Posts tagged Nigerianpodcast
고마운 여행| The One with Claire Mukashyaka – From Rwanda with Love: Episode 31 (2019)

The More Sibyl Podcast Presents: The One with Claire Mukashyaka – From Rwanda with Love


Hear from Claire, on her life as a child growing up in post-genocidal Rwanda being born at the cusp of the Rwandan genocide. On how education paved the way for her as a young girl growing up in rural Rwanda, herding cows to now working in Boston as a PK/PD modeling (pharmacokinetic/pharmacodynamic modeling) scientist working on precision genetic medicine for patients with rare genetic-based diseases. Hear about the change agents and sacrifices that got her there.

Claire also shared about her recent grad experience on academic failure. The hope is to encourage anyone struggling with grad school, especially when to make crucial decisions for when to take a pause and explore other options.

 

About Claire: Born and raised in Rwanda in East Africa, she is the number five of seven children with three brothers and three sisters, five nieces and three nephews. She moved to the USA in 2012 for a college education at Oklahoma Christian University, where she graduated with BSc in Biochemistry in 2016. She then started graduate school at OUHSC in 2016, and just graduated with an MS in Pharmaceutical sciences in 2019.

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모의 일기| The One with Mo! – On Bad and Good News: Episode 30 (2019)

모의 일기| The One with Mo! – On Bad and Good News: Episode 30 (2019)

The past year has been a rollercoaster of fun and not-so-much fun stuff. In this bare-all episode, which was taped at the cusp of turning 33, I shared some good and bad news about a recent medical diagnosis and the odyssey it took to get there.

 

Giving how overwhelming as you expect this to be, I brought my therapy dawg – T-Dawg  – back on the show for moral support. I also reflected on what year 32 great which included having the courage to face some personal demons, practicing vulnerability, responsibility, faith, and creative expressions.

 

Perhaps, the one message I will leave here to encourage anyone reading this is to remember that suffering is an integral part of life. We all suffer; we all are just not equipped in talking about it. Also that in suffering we can find meaning and I have found just that in mine and that is using my story to set people free and that by lifting a load off of others, I find my own pain tolerable. It’s why I started that #33Project. If you know me, you know I am big on education. So I implore you all to consider donating towards this cause. No amount is too small (see links below).

 

I also hope this episode serves as a reminder that in addition to the greatness that you all see that abounds in me, you now get to hear about some of the sufferings as well, to understand that this is just the right margin God needs to show his supremacy. And that his grace is just enough balm to sooth this wild ride of a life I am blessed to have. And even if it is schadenfreude you take out of my message, that’s also very OK, haha.

 

That said, I am grateful for life. Yesterday, I spent the whole day with my favorite person in the world doing things as simple as getting on a cable car, eating at my favorite Korean restaurant, going on a late-night movie date, and walking hand-in-hand chatting like a couple of teenagers in love without a care in the world. Life’s good, indeed.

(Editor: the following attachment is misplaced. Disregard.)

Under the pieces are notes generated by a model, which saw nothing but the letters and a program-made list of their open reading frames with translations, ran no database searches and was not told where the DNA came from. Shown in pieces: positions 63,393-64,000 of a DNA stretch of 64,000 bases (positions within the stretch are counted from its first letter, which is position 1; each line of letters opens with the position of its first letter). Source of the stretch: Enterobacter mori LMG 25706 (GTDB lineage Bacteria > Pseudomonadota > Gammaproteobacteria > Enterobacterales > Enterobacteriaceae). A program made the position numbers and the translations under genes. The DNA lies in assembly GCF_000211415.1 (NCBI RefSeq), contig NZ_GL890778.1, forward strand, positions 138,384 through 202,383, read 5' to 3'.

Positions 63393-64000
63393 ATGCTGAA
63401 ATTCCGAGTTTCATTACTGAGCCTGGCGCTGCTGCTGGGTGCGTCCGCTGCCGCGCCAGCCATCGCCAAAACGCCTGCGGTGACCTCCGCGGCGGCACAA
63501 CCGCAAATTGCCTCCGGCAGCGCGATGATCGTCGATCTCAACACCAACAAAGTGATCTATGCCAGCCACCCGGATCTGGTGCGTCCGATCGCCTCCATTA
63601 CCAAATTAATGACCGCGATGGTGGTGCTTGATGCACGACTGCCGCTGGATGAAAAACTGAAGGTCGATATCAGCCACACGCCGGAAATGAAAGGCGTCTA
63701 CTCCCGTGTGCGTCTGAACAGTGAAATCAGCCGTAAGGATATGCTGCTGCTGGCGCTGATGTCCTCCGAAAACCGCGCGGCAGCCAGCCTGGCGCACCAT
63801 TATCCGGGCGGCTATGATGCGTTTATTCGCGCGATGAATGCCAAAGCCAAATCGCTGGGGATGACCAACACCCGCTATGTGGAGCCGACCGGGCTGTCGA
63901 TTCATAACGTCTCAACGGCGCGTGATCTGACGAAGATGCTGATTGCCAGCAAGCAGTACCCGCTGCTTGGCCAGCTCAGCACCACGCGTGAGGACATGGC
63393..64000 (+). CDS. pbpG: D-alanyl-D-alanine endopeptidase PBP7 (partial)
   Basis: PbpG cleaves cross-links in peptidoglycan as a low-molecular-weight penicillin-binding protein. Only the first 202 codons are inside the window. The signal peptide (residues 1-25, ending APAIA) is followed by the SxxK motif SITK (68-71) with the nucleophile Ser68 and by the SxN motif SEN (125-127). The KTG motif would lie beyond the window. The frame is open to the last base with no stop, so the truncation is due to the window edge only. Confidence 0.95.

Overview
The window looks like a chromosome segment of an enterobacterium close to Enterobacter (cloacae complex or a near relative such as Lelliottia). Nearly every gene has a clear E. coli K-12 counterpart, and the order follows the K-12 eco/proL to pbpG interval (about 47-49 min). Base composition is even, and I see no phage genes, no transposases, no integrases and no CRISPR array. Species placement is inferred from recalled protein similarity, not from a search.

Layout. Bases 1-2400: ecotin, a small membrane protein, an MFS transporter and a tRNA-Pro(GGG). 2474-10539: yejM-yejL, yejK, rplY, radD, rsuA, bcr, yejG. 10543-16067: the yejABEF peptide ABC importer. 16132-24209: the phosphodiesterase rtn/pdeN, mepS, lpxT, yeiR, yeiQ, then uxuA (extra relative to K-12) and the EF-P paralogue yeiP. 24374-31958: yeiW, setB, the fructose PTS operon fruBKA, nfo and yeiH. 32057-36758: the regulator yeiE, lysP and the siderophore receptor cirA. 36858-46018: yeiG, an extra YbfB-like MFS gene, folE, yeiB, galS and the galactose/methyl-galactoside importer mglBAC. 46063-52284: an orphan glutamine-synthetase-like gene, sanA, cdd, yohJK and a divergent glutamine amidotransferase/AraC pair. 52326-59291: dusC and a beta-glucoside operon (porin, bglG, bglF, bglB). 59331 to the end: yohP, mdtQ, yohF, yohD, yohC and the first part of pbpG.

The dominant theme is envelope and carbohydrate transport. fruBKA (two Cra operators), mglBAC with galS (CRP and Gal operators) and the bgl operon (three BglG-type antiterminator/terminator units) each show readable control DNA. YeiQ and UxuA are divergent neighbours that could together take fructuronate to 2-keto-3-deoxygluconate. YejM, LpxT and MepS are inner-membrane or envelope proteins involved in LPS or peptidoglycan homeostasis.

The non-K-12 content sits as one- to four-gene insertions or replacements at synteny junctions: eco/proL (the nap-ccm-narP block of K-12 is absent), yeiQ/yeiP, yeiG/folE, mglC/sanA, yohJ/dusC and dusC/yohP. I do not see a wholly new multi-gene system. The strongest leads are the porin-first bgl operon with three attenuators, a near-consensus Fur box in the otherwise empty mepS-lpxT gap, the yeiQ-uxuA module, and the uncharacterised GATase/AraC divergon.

Thank you all for your messages and calls.

 

I remain your lantern,

Mo!

 

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운니 교수님| The One with Dr. Elizabeth Unni – On Integrating Academia and Motherhood: Episode 29 (2019)

The More Sibyl Podcast Presents: The One with Dr. Elizabeth Unni - On Integrating Academia and Motherhood

Women rock! Especially in the workplace and more especially in academia. Despite an increasing number of women entering academia, research has shown that women (especially those with children) are less likely to achieve tenure than their counterparts without children. Whereas having children is actually a career boost for men.

As a woman who recently entered academia, I have always wondered if it is possible to have it all at once – family and thriving career and while I am yet to find the answer to this question, it has not stopped me to keep seeking answers. More than answers, I have more questions like “can we really have it all,” “have we been sold a lie about work-life balance?”

 

In today’s episode, I chatted with Dr. Elizabeth Unni on her decision to prioritize family over career and how she was able to forge a path in academia. We also talked about the perception of how the tenure track might be designed to force women to make a hard choice between career and family. She also talked a bit about her research which identifies patients' psychosocial factors – their beliefs or social factors that can influence medication-taking behavior. You also get to hear about tips for visiting India.

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내 반쪽| The One with T-Dawg – On Enneagrams and Marriage: Episode 27 (2019)

The More Sibyl Podcast Presents: The One with T-Dawg – On Enneagrams and Marriage

What do you get when a 7w8 meets a 1w2 or when an ENTP-T collides with an ESFJ-A (his E is highly questionable, BTW)? You get Mo! and T-Dawg! And what do these alphabets and numbers even mean? Well, glad you asked! The former is from the Enneagram while the latter, the Myers-Briggs’ – both personality tests. If you are yet to figure it out by now, T-Dawg is my current husband (haha) of almost a decade and best friend of almost two decades. We are quite the pair of imperfect people, oddly matched but striving to perfection by God’s grace. To know our story is to know that God is involved in the affairs of men. And our story is one we hope to slowly share more of with you as time goes on.

Listen to this episode to hear from a man that I highly look up to and the man who’s behind and beside the tour de force that is Mo! The one I call 내 반쪽(Google that :-D). He is a man of quiet strength and one who does not announce his strength to the world. Also, get to hear our responses to a question sent in from one of the listeners.

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모의 일기| The One with Mo!- Mo!nologue II: Unmasking my Thoughts: Episode 26 (2019)